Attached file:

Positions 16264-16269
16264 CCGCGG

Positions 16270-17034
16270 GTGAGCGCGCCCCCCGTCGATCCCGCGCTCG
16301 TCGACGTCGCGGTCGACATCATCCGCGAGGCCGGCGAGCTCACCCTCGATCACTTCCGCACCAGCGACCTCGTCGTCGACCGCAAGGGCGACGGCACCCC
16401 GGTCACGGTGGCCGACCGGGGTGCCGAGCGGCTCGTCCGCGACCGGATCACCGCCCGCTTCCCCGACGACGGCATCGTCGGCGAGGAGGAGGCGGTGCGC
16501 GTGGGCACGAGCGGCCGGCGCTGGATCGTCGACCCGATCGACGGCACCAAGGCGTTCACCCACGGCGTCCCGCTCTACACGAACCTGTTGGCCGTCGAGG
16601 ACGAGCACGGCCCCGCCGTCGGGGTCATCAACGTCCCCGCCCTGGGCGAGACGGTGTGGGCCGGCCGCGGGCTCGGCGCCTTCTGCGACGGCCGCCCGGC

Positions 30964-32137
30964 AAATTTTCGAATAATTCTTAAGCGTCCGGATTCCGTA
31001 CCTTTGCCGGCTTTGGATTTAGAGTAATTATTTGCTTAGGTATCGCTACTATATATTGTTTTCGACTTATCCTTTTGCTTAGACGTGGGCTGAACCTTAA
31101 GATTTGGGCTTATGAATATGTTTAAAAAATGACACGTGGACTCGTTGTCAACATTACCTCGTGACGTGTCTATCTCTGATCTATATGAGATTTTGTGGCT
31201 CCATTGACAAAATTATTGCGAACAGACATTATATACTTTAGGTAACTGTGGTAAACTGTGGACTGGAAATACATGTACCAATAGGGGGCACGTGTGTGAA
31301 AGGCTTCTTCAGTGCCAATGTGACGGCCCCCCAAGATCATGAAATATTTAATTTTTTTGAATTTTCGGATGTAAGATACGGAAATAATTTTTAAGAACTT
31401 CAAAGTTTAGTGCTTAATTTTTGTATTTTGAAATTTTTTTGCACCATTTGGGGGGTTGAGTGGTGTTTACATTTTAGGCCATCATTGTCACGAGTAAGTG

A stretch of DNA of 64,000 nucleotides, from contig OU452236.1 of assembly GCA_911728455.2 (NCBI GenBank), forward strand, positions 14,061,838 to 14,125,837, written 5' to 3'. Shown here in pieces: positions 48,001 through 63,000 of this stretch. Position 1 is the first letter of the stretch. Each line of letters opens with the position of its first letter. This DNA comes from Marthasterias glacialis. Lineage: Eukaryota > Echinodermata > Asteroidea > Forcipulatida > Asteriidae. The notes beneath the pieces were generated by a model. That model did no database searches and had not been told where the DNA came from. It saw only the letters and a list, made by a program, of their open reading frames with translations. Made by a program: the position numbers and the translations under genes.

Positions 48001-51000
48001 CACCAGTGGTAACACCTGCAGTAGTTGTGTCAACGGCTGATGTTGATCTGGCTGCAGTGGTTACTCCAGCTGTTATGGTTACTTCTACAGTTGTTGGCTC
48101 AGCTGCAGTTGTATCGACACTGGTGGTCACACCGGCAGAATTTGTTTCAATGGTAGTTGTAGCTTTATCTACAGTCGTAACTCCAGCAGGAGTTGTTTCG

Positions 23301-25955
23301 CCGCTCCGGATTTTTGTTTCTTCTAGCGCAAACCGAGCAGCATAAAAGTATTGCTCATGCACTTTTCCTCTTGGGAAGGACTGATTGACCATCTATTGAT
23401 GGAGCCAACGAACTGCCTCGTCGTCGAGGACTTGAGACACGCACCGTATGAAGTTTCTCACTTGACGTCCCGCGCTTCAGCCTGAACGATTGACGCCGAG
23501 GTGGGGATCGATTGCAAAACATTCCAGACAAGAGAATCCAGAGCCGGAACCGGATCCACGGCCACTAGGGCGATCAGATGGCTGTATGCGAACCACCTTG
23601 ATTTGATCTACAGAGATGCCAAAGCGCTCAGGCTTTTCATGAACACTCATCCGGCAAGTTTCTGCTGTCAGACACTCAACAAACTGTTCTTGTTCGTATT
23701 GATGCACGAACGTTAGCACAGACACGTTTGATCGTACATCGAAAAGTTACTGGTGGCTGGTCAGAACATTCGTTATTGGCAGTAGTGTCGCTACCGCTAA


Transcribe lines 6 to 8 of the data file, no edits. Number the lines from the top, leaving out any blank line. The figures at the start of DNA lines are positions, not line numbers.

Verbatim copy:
16401 GGTCACGGTGGCCGACCGGGGTGCCGAGCGGCTCGTCCGCGACCGGATCACCGCCCGCTTCCCCGACGACGGCATCGTCGGCGAGGAGGAGGCGGTGCGC
16501 GTGGGCACGAGCGGCCGGCGCTGGATCGTCGACCCGATCGACGGCACCAAGGCGTTCACCCACGGCGTCCCGCTCTACACGAACCTGTTGGCCGTCGAGG
16601 ACGAGCACGGCCCCGCCGTCGGGGTCATCAACGTCCCCGCCCTGGGCGAGACGGTGTGGGCCGGCCGCGGGCTCGGCGCCTTCTGCGACGGCCGCCCGGC